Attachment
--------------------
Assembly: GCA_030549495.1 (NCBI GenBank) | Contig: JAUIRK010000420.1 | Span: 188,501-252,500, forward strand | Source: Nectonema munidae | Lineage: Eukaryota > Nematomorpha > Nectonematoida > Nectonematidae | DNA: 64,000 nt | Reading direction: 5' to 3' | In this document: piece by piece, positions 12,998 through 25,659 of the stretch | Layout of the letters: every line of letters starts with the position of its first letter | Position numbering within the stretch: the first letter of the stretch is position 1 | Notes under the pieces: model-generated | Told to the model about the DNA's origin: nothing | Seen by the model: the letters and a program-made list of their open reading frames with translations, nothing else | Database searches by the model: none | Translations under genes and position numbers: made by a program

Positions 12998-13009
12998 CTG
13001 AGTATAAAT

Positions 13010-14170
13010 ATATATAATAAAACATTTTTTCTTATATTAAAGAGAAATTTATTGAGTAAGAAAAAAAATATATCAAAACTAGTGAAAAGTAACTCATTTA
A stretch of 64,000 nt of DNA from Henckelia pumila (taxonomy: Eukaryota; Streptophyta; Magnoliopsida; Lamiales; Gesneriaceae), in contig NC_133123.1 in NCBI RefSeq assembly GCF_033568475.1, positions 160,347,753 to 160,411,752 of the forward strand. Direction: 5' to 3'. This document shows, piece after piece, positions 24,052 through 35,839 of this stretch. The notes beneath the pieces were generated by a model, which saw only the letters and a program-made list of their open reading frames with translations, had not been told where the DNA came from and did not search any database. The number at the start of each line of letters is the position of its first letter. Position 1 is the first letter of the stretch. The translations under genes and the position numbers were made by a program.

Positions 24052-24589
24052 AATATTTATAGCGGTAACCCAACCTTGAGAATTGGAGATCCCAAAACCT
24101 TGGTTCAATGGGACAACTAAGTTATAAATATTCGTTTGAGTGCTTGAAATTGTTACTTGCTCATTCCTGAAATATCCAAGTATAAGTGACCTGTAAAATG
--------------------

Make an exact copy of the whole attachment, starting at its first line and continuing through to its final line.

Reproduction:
Assembly: GCA_030549495.1 (NCBI GenBank) | Contig: JAUIRK010000420.1 | Span: 188,501-252,500, forward strand | Source: Nectonema munidae | Lineage: Eukaryota > Nematomorpha > Nectonematoida > Nectonematidae | DNA: 64,000 nt | Reading direction: 5' to 3' | In this document: piece by piece, positions 12,998 through 25,659 of the stretch | Layout of the letters: every line of letters starts with the position of its first letter | Position numbering within the stretch: the first letter of the stretch is position 1 | Notes under the pieces: model-generated | Told to the model about the DNA's origin: nothing | Seen by the model: the letters and a program-made list of their open reading frames with translations, nothing else | Database searches by the model: none | Translations under genes and position numbers: made by a program

Positions 12998-13009
12998 CTG
13001 AGTATAAAT

Positions 13010-14170
13010 ATATATAATAAAACATTTTTTCTTATATTAAAGAGAAATTTATTGAGTAAGAAAAAAAATATATCAAAACTAGTGAAAAGTAACTCATTTA
A stretch of 64,000 nt of DNA from Henckelia pumila (taxonomy: Eukaryota; Streptophyta; Magnoliopsida; Lamiales; Gesneriaceae), in contig NC_133123.1 in NCBI RefSeq assembly GCF_033568475.1, positions 160,347,753 to 160,411,752 of the forward strand. Direction: 5' to 3'. This document shows, piece after piece, positions 24,052 through 35,839 of this stretch. The notes beneath the pieces were generated by a model, which saw only the letters and a program-made list of their open reading frames with translations, had not been told where the DNA came from and did not search any database. The number at the start of each line of letters is the position of its first letter. Position 1 is the first letter of the stretch. The translations under genes and the position numbers were made by a program.

Positions 24052-24589
24052 AATATTTATAGCGGTAACCCAACCTTGAGAATTGGAGATCCCAAAACCT
24101 TGGTTCAATGGGACAACTAAGTTATAAATATTCGTTTGAGTGCTTGAAATTGTTACTTGCTCATTCCTGAAATATCCAAGTATAAGTGACCTGTAAAATG